A forum is set for Tuesday night for the public to hear from a group of black men who marched on the Rock Hill Police Department and have made demands of the department about accountability and the way black residents are treated.
And unless something changes in the next day, a second march and demonstration looms in days.
The group, called Concerned Black Men of the city of Rock Hill, marched to the police department July 16 and submitted a list of demands. The letter contained 10 demands the group says the department needs to respond to within 30 days. The 30 days is up Wednesday.
The group’s leaders since have met with Mayor Doug Echols, and met Monday afternoon with Chris Watts, the police chief.
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Watts and Executive Officer Mark Bollinger met with two of the leaders of the concerned black men's group late Monday afternoon. Both sides called the meeting productive and filled with good ideas - however some sticking points remain.
And that means, barring any changes this week, that the group will send more demands, and have a second March and demonstration, in coming days. The 30-day deadline for answers to the original 10 demands is Wednesday. If the department does not comply, “there will be a follow up letter and demonstration,” group leader Brad Rawlinson said late Monday.
It also remains unclear if the department will send the chief or any officer to Tuesday’s public forum organized by the group.
The department has posted some of the information about policing since the demands were made, prompting Rawlinson to say that he applauds the department for that.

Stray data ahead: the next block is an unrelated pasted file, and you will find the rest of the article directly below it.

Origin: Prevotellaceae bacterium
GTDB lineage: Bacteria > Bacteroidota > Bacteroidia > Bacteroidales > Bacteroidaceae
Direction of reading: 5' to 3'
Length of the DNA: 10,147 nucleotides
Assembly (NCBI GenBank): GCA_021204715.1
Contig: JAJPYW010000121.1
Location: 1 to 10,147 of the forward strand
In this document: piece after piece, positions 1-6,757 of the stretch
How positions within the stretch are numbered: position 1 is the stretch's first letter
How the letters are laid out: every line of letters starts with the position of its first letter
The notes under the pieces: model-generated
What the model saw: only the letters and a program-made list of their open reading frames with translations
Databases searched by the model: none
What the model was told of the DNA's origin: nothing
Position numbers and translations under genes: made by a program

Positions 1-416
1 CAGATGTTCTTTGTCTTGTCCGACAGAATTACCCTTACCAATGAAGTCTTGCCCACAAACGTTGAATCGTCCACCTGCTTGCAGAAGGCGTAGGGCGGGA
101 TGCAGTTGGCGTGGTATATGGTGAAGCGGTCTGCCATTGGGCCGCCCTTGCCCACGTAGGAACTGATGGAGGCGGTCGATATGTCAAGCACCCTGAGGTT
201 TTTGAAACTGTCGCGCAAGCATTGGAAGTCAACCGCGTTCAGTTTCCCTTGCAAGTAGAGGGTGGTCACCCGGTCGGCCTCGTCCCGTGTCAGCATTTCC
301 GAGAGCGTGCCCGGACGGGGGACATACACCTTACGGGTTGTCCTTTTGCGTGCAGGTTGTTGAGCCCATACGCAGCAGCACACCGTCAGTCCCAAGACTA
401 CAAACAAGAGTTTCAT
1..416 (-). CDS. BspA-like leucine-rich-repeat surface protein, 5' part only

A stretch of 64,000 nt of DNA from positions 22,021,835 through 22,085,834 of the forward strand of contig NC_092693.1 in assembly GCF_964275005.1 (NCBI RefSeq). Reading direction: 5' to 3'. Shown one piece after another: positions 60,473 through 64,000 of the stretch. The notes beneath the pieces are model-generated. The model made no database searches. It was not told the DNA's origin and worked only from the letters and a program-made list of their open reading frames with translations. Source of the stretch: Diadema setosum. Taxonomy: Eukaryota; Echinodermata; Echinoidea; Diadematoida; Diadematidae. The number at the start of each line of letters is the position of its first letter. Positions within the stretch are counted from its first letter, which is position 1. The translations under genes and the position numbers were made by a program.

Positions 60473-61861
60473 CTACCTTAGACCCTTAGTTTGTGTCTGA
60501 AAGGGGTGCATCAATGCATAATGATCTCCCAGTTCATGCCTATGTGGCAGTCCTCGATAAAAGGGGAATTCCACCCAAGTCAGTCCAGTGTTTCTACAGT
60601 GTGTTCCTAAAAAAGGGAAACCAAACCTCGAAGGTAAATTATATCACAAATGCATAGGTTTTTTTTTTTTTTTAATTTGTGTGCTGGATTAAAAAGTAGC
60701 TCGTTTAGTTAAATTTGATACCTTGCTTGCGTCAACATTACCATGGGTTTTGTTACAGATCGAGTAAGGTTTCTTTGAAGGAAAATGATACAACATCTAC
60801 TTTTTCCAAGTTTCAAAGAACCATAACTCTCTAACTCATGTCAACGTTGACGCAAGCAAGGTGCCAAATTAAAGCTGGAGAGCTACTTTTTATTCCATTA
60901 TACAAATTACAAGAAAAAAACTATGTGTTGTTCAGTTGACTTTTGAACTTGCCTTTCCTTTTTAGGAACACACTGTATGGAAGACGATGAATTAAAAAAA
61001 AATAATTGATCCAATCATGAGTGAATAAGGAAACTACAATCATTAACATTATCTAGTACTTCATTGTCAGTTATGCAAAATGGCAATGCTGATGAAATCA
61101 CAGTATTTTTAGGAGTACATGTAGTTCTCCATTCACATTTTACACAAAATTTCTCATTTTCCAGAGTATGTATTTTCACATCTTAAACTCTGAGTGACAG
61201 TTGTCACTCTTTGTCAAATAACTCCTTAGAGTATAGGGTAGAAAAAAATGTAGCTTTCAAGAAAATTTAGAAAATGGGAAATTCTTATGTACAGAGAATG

However, the department did not concede to all cars having dash cameras and all officers wearing body cameras, and also would not commit to a once a month public forum with residents. The department does not have the money to equip all cars and all officers with the equipment, Rawlinson said that Watts told him.
Yet Rawlinson said that cameras help officer safety and should be required, no matter the cost. The city not having money for cameras to best serve the officers and the public is not a legitimate answer to legitimate concerns by people of any color for police transparency, Rawlinson said. Police agencies throughout the nation have shown that more cameras make officers safer and make interaction more transparent - a win for all sides, Ralwinson said.
More, the public wants interaction with its police and political leaders and once a month is not asking too much, Rawlinson said.
“As for those issues, what we received was a bunch of non-answers,” said Rawlinson, a Rock Hill lawyer who is heading up the group with Army veteran and war hero Cedric Caldwell and others.
Caldwell said the meeting was productive, and reiterated that the goal of the group is to help the police best serve the public and avoid problems plaguing other cities. Police had good ideas to try and reach teens, Caldwell said, and the group hopes to work with police to reach young people.
Bollinger, who serves as spokesman for the department, also called the meeting productive and that the department looks forward to “meeting together” with the group and its leaders again.
The forum, free and open to the public, is at 6:30 p.m. Tuesday at 147 Oakland Ave. The building at the corner of Oakland Avenue and Wilson Street is the former Pix Theater that is now used by a church.
Leaders from the group will discuss what they are doing and why, said group organizer Cedric Caldwell. Police representatives have been invited to attend and speak.
The group, which invites people of all races, has become active in voicing concerns over the treatment of blacks by police, while trying to avoid conflicts in Rock Hill that have happened in other cities across America. The group invites both supporters and critics to have an open discussion that leads to a better community, leaders wrote in a Facebook post.
Among the demands, the group wants all city and department data concerning use of force by the police department for the past five years and a monthly public forum with police. The group also wants law enforcement to cease all patrols using vehicles without visible police markings, radar equipment and/or video equipment, saying that such undercover operations have unfairly targeted black people in neighborhoods that are mostly black.